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Combined X-Ray and Optical Images of the Crab Nebula

Combined X-Ray and Optical Images of the Crab Nebula

NASA/CXC/ASU/J. Hester et al.
Quite simply, pulsars are rotating neutron stars. This rotation is what makes them pulse.

Pulsars were first discovered in July 1967 by graduate student Jocelyn Bell Burnell and her professor Antony Hewish. Burnell noticed radio sources that blink on and off at a constant frequency and was baffled by the seemingly unnatural regularity of their emissions. Because of this regularity, it was suggested (perhaps facetiously) that the origin could be intelligent extraterrestrial beings. Burnell and Hewish initially called their discovery LGM-1 for "little green men." The following year both Thomas Gold and Franco Pacini separately suggested that these pulsars (PULsating stARS) were actually rotating neutron stars. In 1974, Antony Hewish became the first astronomer to be awarded the Nobel Prize in physics. Many felt that Jocelyn Burnell had been cheated since it was she who had made the initial discovery, though while working as Dr. Hewish's Ph.D student, yet did not share in the award.

That first discovered pulsar was later dubbed CP 1919, and is now known by a number of designators including PSR 1919+21, PSR B1919+21 and PSR J1921+2153.

Although the first pulsars were observed as a source of radio wave emissions, now we observe the brightest ones at almost every wavelength of light. Pulsars are spinning neutron stars that have jets of particles moving almost at the speed of light streaming out above their magnetic poles. These jets produce very powerful beams of light. For a similar reason that "true north" and "magnetic north" are different on Earth, the magnetic and rotational axes of a pulsar are also misaligned. Therefore, the beams of light from the jets sweep around as the pulsar rotates, just as the spotlight in a lighthouse does. Like a ship in the ocean that sees only regular flashes of light, we see pulsars turn on and off as the beam sweeps over the Earth. Neutron stars for which we see such pulses are called "pulsars", or sometimes "spin-powered pulsars," indicating that the source of energy is the rotation of the neutron star.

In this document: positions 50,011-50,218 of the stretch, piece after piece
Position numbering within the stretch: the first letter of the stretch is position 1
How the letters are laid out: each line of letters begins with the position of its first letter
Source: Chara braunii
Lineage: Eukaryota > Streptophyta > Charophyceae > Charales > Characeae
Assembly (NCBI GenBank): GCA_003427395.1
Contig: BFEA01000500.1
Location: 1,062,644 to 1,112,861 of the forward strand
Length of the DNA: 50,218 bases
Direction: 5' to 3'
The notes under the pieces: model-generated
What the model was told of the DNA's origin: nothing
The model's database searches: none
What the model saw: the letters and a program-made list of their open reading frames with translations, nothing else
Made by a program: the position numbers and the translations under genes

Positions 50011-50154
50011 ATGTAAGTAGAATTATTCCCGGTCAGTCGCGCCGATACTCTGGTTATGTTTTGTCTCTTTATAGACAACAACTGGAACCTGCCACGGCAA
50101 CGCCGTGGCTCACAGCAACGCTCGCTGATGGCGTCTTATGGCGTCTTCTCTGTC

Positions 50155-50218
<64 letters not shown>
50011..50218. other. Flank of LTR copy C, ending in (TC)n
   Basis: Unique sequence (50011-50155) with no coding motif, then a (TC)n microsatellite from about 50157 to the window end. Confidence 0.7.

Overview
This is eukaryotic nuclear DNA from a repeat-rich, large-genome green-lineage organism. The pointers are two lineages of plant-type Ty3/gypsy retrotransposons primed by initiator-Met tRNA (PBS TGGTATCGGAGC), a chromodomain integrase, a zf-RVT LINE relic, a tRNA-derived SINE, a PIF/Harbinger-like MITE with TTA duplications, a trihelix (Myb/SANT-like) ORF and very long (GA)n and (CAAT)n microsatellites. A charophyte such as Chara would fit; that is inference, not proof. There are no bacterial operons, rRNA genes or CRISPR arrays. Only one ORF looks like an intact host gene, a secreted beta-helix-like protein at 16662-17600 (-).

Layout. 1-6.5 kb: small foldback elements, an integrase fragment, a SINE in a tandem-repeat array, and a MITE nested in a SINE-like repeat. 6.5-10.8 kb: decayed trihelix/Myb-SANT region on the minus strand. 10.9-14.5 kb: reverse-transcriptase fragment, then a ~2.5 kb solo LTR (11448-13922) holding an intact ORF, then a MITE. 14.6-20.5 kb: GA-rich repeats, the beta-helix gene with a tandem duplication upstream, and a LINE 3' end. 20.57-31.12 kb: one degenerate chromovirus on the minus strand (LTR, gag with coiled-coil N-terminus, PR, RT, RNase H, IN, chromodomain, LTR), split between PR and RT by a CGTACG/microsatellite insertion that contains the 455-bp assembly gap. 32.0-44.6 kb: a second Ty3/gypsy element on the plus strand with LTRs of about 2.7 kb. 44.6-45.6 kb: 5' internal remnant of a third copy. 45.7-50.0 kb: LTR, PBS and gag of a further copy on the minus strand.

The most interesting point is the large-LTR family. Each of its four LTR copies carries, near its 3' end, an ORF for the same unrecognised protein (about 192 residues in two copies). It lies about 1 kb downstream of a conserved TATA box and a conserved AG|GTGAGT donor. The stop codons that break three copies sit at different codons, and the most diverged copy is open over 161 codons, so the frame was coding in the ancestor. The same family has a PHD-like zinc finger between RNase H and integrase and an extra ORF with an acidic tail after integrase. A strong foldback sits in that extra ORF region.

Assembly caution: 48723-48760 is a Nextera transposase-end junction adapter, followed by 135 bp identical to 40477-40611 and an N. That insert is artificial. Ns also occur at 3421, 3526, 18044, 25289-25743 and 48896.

Pulsars spin fast for the same reason ice skaters pull in their arms to spin. This is conservation of angular momentum. Pulsars are formed with a certain amount of angular momentum. As gravity causes them to shrink (and thus have a smaller radius) they must spin faster in order to conserve angular momentum.

Pulsars come in three varieties, based on the source of energy that powers the radiation (though the Fermi Space Telescope may have discovered a potential fourth class of pulsars that emit only gamma ray radiation):

  • Rotation-powered pulsars, where the loss of rotational energy of the star powers the radiation
  • Accretion-powered pulsars (accounting for most but not all X-ray pulsars), where the gravitational potential energy of accreted matter is the energy source (producing X-rays that are observable from Earth), and
  • Magnetars, where the decay of an extremely strong magnetic field powers the radiation.
The incredibly strong gravitational and magnetic fields of a pulsar make it an excellent laboratory for the study of physical processes in extreme conditions. A pulsar may be seen in gamma rays, X-rays, visible light, radio waves or other bands of radiation. There are many unanswered questions about exactly how different pulsars produce the radiation that we see. At the Marshall Space Flight Center, astronomers are attempting to answer some of these questions. One of the instruments used is the Burst and Transient Source Experiment, an instrument on board the Compton Gamma Ray Observatory, a NASA satellite.

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